Definition and typology of violence

VPA addresses the problem of violence as defined in the World report on violence and health (WRVH), namely:

"the intentional use of physical force or power, threatened or actual, against oneself, another person, or against a group or community, that either results in or has a high likelihood of resulting in injury, death, psychological harm, maldevelopment, or deprivation."

The WRVH also presents a typology of violence that, while not uniformly accepted, can be a useful way to understand the contexts in which violence occurs and the interactions between types of violence. This typology distinguishes four modes in which violence may be inflicted: physical; sexual; and psychological attack; and deprivation. It further divides the general definition of violence into three sub-types according to the victim-perpetrator relationship.

  • Self-directed violence refers to violence in which the perpetrator and the victim are the same individual and is subdivided into self-abuse and suicide.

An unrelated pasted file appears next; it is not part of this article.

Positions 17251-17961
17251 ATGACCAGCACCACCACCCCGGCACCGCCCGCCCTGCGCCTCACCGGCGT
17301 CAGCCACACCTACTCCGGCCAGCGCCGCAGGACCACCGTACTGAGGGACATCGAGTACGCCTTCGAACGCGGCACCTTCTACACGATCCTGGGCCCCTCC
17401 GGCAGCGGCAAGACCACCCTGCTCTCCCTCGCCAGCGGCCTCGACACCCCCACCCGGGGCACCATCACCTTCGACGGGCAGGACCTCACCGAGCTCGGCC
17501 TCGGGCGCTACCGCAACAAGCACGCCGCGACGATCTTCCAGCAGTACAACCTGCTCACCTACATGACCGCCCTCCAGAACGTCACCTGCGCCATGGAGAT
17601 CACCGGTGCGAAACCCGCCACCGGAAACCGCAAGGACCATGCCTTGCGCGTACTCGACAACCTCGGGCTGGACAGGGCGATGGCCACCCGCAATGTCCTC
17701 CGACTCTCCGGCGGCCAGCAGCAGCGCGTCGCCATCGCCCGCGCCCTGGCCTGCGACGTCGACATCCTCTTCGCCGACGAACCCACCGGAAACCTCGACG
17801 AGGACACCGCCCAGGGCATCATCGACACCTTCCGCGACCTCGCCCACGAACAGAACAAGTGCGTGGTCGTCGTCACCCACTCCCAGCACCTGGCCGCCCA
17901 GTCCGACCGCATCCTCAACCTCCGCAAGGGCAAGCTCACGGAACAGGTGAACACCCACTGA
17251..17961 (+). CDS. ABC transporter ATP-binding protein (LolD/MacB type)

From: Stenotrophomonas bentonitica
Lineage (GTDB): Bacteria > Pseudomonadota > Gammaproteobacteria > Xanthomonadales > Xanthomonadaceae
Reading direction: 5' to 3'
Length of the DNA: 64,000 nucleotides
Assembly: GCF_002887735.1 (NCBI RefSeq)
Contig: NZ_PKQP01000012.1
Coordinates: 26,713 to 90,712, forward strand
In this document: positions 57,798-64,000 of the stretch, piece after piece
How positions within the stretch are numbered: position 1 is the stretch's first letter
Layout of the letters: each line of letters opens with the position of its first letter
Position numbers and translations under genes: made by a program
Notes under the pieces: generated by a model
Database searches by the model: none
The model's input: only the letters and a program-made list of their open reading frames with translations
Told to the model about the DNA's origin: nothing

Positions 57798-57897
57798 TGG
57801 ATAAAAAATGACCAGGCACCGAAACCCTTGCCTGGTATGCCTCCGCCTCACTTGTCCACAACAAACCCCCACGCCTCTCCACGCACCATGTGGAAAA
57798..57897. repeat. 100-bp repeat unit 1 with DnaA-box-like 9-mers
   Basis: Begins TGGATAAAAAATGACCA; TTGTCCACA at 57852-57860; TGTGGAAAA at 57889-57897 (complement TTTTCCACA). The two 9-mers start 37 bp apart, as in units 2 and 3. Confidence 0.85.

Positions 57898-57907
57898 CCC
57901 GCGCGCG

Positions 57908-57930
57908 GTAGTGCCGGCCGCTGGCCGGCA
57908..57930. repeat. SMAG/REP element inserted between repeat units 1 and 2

• Interpersonal violence refers to violence between individuals, and is subdivided into family and intimate partner violence and community violence. The former category includes child maltreatment; intimate partner violence; and elder abuse, while the latter is broken down into acquaintance and stranger violence and includes youth violence; assault by strangers; violence related to property crimes; and violence in workplaces and other institutions.
  • Collective violence refers to violence committed by larger groups of individuals and can be subdivided into social, political and economic violence.

Typology of interpersonal violence


Share